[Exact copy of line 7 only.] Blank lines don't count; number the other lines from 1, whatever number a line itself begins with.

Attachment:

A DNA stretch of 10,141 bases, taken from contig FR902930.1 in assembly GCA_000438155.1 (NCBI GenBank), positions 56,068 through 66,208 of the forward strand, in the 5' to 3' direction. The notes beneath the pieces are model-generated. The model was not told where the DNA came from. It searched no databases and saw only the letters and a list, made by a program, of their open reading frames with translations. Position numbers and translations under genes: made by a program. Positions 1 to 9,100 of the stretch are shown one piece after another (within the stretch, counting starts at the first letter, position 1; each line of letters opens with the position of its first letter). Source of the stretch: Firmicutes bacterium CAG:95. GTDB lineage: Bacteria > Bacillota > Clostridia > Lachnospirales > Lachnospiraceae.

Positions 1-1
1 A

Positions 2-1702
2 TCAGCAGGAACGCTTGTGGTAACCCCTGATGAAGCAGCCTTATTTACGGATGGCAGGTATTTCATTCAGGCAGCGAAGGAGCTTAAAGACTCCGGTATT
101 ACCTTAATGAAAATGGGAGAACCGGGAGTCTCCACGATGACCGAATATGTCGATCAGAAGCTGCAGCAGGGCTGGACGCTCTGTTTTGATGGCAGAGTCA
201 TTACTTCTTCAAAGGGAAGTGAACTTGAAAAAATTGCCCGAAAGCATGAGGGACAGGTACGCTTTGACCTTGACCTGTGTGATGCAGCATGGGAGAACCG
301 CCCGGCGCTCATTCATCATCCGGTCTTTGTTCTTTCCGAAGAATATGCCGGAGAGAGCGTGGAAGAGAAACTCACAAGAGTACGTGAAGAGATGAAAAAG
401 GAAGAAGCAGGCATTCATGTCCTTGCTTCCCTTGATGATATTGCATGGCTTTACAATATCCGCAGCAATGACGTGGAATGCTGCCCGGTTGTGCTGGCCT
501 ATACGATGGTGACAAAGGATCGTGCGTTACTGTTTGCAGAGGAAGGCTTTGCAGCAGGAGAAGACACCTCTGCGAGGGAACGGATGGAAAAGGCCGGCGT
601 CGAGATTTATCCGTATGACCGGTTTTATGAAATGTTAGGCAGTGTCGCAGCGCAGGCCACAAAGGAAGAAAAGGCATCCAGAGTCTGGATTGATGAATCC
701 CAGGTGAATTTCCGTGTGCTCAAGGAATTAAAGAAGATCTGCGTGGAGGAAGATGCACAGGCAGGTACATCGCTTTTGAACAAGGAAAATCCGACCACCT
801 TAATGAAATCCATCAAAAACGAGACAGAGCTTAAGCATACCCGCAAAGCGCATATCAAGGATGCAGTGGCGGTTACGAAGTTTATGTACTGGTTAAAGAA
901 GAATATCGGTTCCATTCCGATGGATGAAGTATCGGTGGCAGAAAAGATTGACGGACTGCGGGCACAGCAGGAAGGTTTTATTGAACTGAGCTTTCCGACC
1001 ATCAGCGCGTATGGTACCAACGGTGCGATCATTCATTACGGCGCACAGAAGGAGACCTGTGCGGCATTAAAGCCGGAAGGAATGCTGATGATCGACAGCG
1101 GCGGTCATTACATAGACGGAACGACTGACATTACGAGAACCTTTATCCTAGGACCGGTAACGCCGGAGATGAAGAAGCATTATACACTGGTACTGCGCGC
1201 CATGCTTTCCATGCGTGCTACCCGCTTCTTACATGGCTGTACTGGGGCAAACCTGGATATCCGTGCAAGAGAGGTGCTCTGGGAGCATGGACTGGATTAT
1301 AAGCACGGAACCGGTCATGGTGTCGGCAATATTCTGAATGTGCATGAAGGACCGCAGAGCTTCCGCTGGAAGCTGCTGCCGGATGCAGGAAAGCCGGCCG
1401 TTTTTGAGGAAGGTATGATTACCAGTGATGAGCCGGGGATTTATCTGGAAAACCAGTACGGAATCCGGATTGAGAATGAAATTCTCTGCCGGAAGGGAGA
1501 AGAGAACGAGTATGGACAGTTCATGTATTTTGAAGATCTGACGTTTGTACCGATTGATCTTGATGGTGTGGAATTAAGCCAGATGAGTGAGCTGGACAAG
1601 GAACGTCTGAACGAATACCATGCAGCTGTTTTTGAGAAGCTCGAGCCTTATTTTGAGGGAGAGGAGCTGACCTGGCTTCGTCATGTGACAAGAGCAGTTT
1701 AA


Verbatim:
201 TTACTTCTTCAAAGGGAAGTGAACTTGAAAAAATTGCCCGAAAGCATGAGGGACAGGTACGCTTTGACCTTGACCTGTGTGATGCAGCATGGGAGAACCG